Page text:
May you flourish in the new yearDecember 31, 2021
Digitally Mediated TogethernessJanuary 14, 2022
We live in strange times. Who would have thought that Modern Church – founded at the end of the 19th century (1898) – would be a champion of progressive orthodoxy in the first decades of the 21st century? I might have taken a flutter on the odds. Indeed, I said so in 1998 when the Modern Churchpeople’s Union celebrated its centenary, for what was very clear at the end of the twentieth century was this.
First, most who identified with the Union were passionate about Jesus and the Kingdom of God, but were wary of those (to quote Sidney Carter, the hymn-writer) claimed the Copyright on Christ. Second, the Union had, and continues to have, a strong record of championing social justice. Third, the Union is morally and socially progressive, whilst also being exponents of theologies that model ‘generous orthodoxy’. The Union believes that Christians have greater integrity and authenticity if they can discern the signs of the times, affirming what they should, and critiquing that which is contrary to the common good.
Those who founded the society in 1898 as the Churchmen’s Union for the Advancement of Liberal Religious Thought sought to defend the tolerant ‘middle-ground’ within the Church of England. Back then, the respective wings of Anglo-Catholicism (anti-progressive) and Evangelicalism (anti-rational) were dominant. To some extent, they still are.
However, this new society understood itself as a mediating influence – but not between the competing wings of the church. The Union mediated between tradition and truth; religion and society; faith and reason; church and world. In that sense, the Union was always missional, seeking to explore and explain Christian faith within the modern world.
The Union was also evangelistic. From the outset, it defended the integrity of being a Bible-believing Christian and accepting evolution. Engaging critically with scripture was no longer dissent, let alone heresy. The good news of Christian faith is that it is sufficiently robust and truthful to cope with questions.
For that, of course, it was labelled ‘liberal’. Some of its explorations and writings did generate significant debate. Indeed, so much so that the Church of England even set up a Doctrine Commission to investigate it, only to produce a report in 1938 vindicating the views expressed. (It is hard to imagine this happening now).
The lazy labelling of decent progressive values as ‘liberal’ is one of those tricks that the establishment regularly pulls off with disarming ease. The Union promoted the ordination of women from the 1920s. But this was apparently some crazy liberal fad.
During the 20th century the Union was at the forefront of campaigns for contraception, remarriage after divorce, gender equality, civil rights, the abolition of capital punishment, the decriminalisation of homosexuality and the consecration of women bishops. Once again, this was supposedly wacky liberals taking over. (Establishment warnings are duly issued. NB: they’ll be talking about climate change, migrants and poverty next!).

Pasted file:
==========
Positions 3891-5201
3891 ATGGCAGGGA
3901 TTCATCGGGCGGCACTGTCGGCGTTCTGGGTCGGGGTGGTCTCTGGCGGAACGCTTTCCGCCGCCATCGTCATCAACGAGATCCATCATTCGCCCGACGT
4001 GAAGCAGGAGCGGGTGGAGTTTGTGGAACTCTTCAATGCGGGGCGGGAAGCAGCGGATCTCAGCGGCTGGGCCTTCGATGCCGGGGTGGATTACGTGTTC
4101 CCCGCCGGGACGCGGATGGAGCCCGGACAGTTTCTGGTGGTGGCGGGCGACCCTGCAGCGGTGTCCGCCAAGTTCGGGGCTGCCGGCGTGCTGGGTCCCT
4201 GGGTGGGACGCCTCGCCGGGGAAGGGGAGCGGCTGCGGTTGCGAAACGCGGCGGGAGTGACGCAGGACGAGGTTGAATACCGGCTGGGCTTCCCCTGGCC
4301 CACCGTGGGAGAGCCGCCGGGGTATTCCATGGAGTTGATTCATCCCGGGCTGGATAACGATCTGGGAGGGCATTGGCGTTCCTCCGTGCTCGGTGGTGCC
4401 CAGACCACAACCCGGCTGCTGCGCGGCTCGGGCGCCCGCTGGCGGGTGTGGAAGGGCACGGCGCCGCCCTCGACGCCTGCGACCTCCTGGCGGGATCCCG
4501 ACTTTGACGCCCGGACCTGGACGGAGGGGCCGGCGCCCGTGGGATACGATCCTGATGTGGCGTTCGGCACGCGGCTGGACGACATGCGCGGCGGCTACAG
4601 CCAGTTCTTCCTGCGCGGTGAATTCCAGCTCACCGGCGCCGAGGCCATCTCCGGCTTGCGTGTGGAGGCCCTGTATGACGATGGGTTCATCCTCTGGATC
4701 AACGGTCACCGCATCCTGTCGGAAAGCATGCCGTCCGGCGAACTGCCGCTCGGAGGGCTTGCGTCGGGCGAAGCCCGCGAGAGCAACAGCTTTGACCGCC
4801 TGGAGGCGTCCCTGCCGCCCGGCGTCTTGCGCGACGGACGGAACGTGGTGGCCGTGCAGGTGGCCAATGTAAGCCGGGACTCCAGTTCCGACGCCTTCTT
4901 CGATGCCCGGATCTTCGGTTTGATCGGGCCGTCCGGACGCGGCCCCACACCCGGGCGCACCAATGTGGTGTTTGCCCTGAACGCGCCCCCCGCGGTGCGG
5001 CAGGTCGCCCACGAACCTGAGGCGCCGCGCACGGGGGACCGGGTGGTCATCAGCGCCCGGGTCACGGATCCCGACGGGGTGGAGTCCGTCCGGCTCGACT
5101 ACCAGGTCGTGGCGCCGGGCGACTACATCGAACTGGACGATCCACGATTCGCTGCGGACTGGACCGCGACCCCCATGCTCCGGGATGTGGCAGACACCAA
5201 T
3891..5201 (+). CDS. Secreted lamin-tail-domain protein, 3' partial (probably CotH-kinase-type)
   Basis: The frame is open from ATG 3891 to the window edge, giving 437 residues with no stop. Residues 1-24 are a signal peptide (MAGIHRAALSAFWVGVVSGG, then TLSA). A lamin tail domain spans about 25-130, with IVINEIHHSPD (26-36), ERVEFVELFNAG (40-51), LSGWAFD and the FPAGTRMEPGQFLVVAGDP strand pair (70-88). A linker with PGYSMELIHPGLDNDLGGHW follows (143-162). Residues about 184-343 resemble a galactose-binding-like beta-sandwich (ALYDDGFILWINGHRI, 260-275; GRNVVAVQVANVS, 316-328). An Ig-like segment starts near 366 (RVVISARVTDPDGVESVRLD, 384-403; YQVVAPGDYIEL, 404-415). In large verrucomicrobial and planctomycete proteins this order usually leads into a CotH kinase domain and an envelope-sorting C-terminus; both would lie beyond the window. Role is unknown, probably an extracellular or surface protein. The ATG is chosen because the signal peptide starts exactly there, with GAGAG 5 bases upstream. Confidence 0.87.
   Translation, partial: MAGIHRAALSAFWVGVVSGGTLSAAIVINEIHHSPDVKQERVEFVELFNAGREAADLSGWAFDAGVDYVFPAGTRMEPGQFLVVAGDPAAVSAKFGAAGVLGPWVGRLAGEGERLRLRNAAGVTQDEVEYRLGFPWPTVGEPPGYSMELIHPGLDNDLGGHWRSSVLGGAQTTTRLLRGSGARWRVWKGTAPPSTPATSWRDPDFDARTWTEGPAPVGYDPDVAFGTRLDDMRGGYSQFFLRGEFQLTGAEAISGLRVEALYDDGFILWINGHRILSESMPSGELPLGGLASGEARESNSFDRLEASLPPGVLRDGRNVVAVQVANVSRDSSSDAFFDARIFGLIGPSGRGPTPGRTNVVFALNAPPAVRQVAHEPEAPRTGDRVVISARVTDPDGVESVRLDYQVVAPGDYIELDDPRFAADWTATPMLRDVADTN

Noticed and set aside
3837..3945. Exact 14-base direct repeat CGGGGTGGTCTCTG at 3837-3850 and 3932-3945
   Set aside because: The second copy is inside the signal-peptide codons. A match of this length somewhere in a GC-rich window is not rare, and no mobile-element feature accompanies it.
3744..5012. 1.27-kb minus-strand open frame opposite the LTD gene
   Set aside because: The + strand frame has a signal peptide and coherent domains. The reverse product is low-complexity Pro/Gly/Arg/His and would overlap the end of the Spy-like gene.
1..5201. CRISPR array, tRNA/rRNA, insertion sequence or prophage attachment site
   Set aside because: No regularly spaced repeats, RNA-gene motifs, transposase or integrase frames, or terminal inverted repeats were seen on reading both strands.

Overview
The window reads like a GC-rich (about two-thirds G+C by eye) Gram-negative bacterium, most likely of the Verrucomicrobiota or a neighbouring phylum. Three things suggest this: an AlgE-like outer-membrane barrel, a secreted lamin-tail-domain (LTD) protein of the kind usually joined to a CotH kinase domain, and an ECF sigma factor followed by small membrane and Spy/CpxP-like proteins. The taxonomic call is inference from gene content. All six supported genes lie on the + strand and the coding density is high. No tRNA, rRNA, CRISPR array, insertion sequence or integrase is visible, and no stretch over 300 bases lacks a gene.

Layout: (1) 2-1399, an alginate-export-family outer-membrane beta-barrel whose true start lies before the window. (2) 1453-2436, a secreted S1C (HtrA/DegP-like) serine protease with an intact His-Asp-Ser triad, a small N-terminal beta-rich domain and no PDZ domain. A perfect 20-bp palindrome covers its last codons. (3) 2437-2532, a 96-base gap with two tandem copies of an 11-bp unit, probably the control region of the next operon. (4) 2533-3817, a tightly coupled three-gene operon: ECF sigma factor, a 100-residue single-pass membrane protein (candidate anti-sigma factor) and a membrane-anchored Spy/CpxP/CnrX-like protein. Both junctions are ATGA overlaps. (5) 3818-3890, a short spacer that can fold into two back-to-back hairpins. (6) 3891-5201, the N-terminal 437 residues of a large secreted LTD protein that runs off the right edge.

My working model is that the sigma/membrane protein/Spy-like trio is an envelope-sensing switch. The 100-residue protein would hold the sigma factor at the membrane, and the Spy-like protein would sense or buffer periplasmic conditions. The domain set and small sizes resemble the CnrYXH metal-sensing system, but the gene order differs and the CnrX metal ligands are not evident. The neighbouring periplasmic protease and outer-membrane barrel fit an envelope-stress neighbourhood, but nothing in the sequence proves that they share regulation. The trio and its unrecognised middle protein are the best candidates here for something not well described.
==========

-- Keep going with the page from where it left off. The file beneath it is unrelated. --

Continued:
The irony for the Church of England today is that the tables have turned. Most of our Evangelical Bishops and the few remaining Anglo-Catholic Bishops left spend too much of their time defending the church through endless re-branding, strategizing, PR exercises and reputational-management. The public, of course, buy none of this stuff. They are not fooled by the latest sales and marketing patois that drips off the pages of last week’s Mission Action Plan.
In contrast, and yes, more irony, you are far more likely to find the Union being the place where the church and world are being urged to turn and face Jesus and the Kingdom of God Project Christ practised and proclaimed being ushered in. Likewise, to turn and face the world, with all its pain and precarious future. Likewise, to hear the call for the church to re-turn to being the body of Christ. To be as Jesus, the body language of God; the verb of God made flesh.
We usually think of someone or something ‘precarious’ as being in a bad position, or stuck within a situation of risk or danger; of facing daunting hazards or uncertain futures. But the word has a rather richer meaning. It is a legal term dating from the mid-17th century, meaning “to be held through the favour of another”; “depending on the good will of others”, and even an “entreaty” that might be obtained by “asking or praying”.
Looked at this way, a precarious church is no bad thing, and in virtually all respects, highly desirable. A kenotic church that empties itself of pride, status and position is precarious. Just as Christ’s birth, life and ministry were inherently precarious. His kingdom-work drew on the hospitality and kindness of others. Jesus modelled reciprocity and co-dependency. He spoke, but also listened. He gave, but also knew how to receive. He ministered, and yet was entirely open to being helped by the ministry of others.
Christ’s birth, life and ministry are inherently precarious. His kingdom-work draws on the favour, hospitality and kindness of others. His miracles and parables speak into the precarious human condition, but they don’t suggest we can escape it. God is with us wherever we are: Emmanuel. The church is on the side of the poor. It is not called to make us rich.
In the Land of Exile in which the church now lives, faith communities are not the occupied territories as some would have us believe, such that the most urgent task is to expel the alien, stranger, invader or settler, returning it into a members-only club. Rather, the church has been steadily displaced, losing its power and privilege in public life over the last three centuries.
And yet the church was always meant to be ‘occupied’. That was and is the original calling for the disciples. The church is meant to be as fully occupied with God as it can possibly be: Christ-like, and filled with the Spirit. And, like Jesus, as fully occupied with the pains, needs and concerns of the world, as Christ’s own ministry demonstrated.
Our problem as a church today is that we have become pre-occupied with size, reputation, success or survival. Yet God only asks us to look towards Christ, and then turn to the world. The church of today just looks at itself in the mirror (hoping for some signs of renewed youth, vigour and good looks). We stare in vain, for it is vanity. Our true condition is being covered up with the latest application of ecclesial cosmetics, and layer-upon-layer of missional make-up.